Some Key Points On Carbon Pricing from MEFL
Source: Moreland Energy Foundation
Moreland Energy Foundation have released a bulletin on the Carbon Pricing debate (and upcoming Get Up rally) with the hope of clarifying some of the facts involved. Thanks MEFL!
Image of 2006 fuel prices from phatman via flickr CC
Both parties agree to 5%: Both parties have committed to reduce emissions by 5% by 2020.
It will cost to cut emissions: Any policy designed to reduce emissions will have a cost to the government (i.e. taxpayers) and/or the economy, at least in the short term. However, a carbon price also has potential to stimulate green industries and create new jobs.
What’s the best way to reduce emissions? If we cut through the media storm, the real question we and our Parliament should be asking is what is the best, most efficient, most effective way to reduce emissions.
Government’s position: The Government argues that its plan for a carbon price (an emissions trading scheme with a fixed price for 3-5 years, which will operate as a tax for this initial period) is the most efficient way to reduce emissions because it is a market mechanism. It says it will provide compensation out of the money it raises from the carbon price to assist householders and businesses. Note that even with compensation, there is an incentive for businesses to reduce emissions in order to avoid paying the tax.
Opposition’s position: The Opposition argues that its plan to directly fund businesses to reduce emissions will be cheaper.
It won’t kill the economy! Whatever you think about the merits of the parties’ arguments, it is clear that neither plan would destroy the economy:
- We’ve been through worse: The impacts of either plan will be less significant than many other impacts we have experienced in recent years, including the impacts of events like the global financial crisis, currency fluctuations, oil price rises, conflict in the Middle East, and over $40 billion of big new investments in electricity infrastructure (poles and wires) over the next five years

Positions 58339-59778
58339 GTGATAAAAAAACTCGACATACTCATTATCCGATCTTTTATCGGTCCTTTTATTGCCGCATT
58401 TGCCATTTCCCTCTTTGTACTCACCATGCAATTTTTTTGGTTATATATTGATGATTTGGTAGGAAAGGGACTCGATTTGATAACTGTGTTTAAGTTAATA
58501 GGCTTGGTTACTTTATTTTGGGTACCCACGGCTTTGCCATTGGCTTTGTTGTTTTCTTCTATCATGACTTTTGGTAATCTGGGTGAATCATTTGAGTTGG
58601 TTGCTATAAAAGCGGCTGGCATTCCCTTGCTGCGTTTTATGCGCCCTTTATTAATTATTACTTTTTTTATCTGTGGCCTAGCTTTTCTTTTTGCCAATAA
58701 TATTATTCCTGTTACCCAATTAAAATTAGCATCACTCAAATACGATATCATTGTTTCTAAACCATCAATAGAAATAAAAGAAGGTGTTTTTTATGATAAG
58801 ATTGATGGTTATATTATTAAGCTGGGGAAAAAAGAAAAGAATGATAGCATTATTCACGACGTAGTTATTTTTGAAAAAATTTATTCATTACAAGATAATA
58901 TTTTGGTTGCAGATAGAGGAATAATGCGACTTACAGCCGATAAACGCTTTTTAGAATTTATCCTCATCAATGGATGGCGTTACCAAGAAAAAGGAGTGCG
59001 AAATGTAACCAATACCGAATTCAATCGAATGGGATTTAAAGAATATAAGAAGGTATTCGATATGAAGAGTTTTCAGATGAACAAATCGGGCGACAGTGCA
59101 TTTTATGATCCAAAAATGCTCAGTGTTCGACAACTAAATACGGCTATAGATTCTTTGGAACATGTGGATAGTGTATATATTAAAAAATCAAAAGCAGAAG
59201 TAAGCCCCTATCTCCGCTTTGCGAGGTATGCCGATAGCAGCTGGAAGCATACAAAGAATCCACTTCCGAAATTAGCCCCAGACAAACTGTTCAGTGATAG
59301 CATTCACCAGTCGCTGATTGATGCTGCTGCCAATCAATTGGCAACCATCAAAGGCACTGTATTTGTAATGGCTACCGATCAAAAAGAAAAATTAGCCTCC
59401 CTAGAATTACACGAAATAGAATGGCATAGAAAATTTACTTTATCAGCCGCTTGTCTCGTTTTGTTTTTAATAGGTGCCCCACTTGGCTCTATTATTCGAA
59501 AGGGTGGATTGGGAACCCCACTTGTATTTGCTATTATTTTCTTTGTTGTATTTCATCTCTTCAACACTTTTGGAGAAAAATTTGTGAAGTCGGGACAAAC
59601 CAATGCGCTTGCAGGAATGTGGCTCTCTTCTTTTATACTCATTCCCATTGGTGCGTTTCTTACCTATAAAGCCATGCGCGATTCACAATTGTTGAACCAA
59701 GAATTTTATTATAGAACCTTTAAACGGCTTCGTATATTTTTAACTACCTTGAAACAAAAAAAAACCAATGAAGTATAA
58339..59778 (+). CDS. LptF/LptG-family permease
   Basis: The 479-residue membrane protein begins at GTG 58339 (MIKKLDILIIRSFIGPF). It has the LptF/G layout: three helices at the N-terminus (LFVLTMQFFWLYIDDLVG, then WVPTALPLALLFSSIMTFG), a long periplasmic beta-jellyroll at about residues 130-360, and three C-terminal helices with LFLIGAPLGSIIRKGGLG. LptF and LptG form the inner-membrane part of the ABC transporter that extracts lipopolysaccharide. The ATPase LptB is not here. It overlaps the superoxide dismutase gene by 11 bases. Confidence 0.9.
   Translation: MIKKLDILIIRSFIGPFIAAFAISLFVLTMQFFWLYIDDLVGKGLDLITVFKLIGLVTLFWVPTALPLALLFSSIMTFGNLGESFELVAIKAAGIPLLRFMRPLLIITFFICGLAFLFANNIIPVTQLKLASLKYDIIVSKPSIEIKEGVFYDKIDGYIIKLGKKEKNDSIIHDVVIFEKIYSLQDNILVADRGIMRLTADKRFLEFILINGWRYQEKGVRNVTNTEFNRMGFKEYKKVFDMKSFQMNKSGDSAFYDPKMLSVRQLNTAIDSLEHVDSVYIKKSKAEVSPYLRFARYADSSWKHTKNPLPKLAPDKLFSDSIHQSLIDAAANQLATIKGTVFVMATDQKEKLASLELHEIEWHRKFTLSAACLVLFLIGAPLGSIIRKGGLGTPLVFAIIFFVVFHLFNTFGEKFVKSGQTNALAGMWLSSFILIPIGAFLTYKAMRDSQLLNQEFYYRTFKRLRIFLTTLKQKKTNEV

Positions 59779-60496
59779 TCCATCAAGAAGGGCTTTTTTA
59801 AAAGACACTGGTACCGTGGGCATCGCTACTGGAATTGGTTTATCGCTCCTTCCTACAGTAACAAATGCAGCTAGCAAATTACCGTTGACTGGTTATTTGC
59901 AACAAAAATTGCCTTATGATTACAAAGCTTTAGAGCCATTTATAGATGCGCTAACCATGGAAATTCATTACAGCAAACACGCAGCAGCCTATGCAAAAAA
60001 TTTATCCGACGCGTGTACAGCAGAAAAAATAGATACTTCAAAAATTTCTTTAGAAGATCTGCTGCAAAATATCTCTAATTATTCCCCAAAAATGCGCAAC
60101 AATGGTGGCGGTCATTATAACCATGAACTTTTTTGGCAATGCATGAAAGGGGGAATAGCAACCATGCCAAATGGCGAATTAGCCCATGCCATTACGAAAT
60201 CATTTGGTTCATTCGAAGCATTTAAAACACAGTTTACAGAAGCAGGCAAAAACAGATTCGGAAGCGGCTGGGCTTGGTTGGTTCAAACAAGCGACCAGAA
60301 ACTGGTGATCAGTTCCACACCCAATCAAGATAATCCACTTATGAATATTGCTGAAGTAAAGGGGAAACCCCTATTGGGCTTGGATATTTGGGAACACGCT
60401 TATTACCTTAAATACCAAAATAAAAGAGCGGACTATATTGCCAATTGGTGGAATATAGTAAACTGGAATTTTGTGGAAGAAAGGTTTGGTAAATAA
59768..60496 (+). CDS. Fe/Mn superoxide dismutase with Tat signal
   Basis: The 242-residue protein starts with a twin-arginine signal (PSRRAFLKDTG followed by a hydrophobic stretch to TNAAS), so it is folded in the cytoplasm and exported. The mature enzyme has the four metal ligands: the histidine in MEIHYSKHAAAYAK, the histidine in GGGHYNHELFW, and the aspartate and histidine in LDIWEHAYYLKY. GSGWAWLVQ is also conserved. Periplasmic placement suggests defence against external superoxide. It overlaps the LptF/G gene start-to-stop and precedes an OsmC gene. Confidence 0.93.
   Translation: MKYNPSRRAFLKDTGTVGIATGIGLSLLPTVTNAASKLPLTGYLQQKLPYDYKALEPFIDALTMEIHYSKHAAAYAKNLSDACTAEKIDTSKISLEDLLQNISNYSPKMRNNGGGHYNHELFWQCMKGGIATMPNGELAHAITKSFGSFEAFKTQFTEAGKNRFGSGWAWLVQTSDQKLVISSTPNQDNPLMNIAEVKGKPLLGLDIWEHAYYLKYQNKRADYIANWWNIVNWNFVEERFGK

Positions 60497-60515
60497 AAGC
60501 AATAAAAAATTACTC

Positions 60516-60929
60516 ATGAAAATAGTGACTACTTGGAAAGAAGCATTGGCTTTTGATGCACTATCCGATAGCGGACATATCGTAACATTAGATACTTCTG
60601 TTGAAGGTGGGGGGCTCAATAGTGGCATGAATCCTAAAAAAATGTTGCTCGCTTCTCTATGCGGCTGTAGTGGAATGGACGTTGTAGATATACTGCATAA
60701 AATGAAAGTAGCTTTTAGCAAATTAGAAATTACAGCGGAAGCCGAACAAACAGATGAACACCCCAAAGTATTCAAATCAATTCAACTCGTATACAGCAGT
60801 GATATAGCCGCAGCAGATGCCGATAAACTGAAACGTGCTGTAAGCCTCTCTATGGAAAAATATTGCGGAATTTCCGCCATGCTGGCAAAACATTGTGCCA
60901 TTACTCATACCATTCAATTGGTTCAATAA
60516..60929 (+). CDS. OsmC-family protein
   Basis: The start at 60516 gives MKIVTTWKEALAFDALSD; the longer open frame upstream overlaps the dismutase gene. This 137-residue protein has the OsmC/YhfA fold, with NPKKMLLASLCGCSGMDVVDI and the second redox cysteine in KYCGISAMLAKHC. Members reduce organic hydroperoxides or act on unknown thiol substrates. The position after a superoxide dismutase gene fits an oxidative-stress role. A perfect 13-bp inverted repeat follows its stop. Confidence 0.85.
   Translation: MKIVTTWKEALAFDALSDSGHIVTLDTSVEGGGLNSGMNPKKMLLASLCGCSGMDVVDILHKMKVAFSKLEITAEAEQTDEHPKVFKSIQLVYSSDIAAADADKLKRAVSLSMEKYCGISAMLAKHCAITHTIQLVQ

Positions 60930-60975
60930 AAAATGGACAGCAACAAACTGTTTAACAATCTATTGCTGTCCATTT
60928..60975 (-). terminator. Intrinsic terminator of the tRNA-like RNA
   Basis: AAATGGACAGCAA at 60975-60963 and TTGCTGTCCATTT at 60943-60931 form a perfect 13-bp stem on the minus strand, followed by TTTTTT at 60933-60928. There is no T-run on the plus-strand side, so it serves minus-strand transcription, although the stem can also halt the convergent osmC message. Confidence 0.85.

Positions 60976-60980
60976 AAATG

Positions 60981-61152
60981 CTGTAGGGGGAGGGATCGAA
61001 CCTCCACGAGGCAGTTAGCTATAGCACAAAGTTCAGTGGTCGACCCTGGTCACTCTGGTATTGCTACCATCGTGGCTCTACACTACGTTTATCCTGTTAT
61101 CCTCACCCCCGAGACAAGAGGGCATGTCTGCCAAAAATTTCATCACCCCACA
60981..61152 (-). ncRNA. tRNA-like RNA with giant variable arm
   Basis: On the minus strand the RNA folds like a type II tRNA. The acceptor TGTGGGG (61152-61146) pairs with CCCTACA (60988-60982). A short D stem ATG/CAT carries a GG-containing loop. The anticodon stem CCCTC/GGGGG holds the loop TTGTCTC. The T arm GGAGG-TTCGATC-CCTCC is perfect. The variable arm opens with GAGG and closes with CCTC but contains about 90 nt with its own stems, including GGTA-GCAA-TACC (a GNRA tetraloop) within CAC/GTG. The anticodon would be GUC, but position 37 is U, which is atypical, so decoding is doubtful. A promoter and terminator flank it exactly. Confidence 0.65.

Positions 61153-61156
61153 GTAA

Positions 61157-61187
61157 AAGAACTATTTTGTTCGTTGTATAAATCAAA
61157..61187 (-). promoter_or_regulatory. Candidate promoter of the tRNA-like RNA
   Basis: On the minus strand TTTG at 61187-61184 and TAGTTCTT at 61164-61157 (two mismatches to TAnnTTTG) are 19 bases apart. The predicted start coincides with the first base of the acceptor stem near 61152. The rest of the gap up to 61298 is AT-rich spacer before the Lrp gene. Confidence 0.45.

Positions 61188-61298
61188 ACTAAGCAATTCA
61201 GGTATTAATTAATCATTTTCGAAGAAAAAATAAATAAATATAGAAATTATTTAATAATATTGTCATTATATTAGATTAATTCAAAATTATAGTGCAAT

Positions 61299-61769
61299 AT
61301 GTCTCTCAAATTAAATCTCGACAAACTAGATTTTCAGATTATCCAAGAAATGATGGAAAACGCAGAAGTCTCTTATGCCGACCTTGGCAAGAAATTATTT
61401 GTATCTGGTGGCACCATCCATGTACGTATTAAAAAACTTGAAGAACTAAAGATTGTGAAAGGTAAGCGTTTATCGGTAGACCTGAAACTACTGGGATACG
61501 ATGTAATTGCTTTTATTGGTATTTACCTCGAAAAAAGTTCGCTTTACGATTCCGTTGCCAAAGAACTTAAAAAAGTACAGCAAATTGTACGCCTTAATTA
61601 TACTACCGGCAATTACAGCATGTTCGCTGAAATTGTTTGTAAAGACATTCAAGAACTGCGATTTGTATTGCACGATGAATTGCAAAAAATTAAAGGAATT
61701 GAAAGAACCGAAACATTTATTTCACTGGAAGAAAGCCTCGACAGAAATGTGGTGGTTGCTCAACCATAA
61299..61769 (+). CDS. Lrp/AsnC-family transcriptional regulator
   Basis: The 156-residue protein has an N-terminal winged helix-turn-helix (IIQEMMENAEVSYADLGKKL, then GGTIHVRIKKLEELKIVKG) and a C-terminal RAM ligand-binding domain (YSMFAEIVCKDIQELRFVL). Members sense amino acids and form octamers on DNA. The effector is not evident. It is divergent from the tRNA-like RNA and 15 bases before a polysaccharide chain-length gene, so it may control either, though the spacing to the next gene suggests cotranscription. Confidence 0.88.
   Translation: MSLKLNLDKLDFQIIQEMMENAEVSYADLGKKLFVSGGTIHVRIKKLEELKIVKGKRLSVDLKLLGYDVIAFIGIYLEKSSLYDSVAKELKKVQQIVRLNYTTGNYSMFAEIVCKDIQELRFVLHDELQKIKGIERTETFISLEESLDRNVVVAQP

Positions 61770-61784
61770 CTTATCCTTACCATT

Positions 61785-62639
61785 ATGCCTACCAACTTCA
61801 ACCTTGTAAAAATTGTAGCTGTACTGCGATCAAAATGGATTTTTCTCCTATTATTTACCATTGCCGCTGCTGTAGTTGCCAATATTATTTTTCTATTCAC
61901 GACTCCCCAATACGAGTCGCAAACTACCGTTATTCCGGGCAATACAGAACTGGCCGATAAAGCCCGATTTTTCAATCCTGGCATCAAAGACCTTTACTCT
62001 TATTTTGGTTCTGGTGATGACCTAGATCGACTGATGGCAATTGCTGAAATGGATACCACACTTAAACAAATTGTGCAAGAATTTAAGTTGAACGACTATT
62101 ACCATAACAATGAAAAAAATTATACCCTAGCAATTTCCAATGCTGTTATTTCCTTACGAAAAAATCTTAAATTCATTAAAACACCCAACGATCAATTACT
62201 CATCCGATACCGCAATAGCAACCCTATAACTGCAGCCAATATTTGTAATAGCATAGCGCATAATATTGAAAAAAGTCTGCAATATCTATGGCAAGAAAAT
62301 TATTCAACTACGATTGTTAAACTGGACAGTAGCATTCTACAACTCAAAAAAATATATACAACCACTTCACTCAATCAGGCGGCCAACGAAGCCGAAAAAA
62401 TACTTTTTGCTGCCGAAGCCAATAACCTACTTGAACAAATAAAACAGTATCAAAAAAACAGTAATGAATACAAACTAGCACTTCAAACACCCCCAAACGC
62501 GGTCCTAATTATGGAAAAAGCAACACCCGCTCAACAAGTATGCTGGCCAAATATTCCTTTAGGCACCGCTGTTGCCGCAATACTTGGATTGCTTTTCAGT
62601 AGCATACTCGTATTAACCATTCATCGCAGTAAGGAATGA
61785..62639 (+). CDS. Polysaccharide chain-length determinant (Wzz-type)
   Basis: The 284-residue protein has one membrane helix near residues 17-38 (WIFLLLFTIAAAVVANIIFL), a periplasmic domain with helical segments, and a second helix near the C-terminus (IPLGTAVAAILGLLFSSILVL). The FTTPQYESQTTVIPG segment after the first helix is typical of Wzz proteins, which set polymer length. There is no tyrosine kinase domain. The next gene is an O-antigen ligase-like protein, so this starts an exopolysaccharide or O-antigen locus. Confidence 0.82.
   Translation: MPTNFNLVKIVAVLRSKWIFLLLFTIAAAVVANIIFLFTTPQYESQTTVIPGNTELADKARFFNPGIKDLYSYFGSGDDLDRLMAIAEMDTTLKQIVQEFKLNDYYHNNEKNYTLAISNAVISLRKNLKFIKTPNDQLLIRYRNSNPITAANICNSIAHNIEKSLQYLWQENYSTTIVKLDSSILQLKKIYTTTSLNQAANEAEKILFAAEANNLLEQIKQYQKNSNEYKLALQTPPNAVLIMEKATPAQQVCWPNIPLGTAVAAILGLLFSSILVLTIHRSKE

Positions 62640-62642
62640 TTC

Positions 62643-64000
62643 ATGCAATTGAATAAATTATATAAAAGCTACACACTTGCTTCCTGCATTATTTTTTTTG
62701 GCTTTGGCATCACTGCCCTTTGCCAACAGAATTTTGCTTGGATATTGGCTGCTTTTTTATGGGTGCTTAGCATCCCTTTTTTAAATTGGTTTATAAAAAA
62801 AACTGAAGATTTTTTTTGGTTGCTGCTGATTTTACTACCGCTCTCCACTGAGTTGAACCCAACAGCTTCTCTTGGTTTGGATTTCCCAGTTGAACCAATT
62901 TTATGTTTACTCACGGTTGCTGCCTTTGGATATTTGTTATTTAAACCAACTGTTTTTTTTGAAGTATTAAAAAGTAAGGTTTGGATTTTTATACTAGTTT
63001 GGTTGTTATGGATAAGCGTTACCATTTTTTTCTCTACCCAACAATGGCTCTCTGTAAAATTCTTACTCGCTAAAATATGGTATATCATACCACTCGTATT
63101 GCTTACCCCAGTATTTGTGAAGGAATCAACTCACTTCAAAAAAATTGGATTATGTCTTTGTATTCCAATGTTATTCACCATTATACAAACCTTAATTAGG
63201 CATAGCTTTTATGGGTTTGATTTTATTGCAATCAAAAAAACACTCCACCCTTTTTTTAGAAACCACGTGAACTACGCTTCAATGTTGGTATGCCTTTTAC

- Others have done it: What’s more, much stronger policies to cut emissions (via taxes, emissions trading and other mechanisms) than those proposed by either major party have been introduced around the world in economies that are still running smoothly and in many cases thriving (for example, the Regional Greenhouse Gas Initiative, an emissions trading scheme involving a number of American states)
- There are opportunities: Reducing emissions can create job opportunities and stimulate economic growth, and has done so in countries with strong clean energy policies such as Germany and China
- There are risks if we don’t act: Not changing to a low emissions economy is a significant risk, because high emissions activities are being phased out around the world and Australia could be left behind.
MEFL believes that the introduction of a carbon price is an important first step in reducing emissions. We accept that market mechanisms help deliver the most cost-effective solutions to complex problems such as greenhouse gas pollution. However, a carbon price will not in itself be sufficient to drive the required emissions reductions and the corresponding social and economic responses. We urge the Government to develop complementary policies and programs designed to support renewable energy and energy efficiency, and assist businesses and communities to respond to carbon pricing appropriately and with minimal disruption. In particular, we encourage the Government to promote energy efficiency as an effective and long-term way to counteract any price increases resulting from the introduction of a carbon price, both for businesses and households.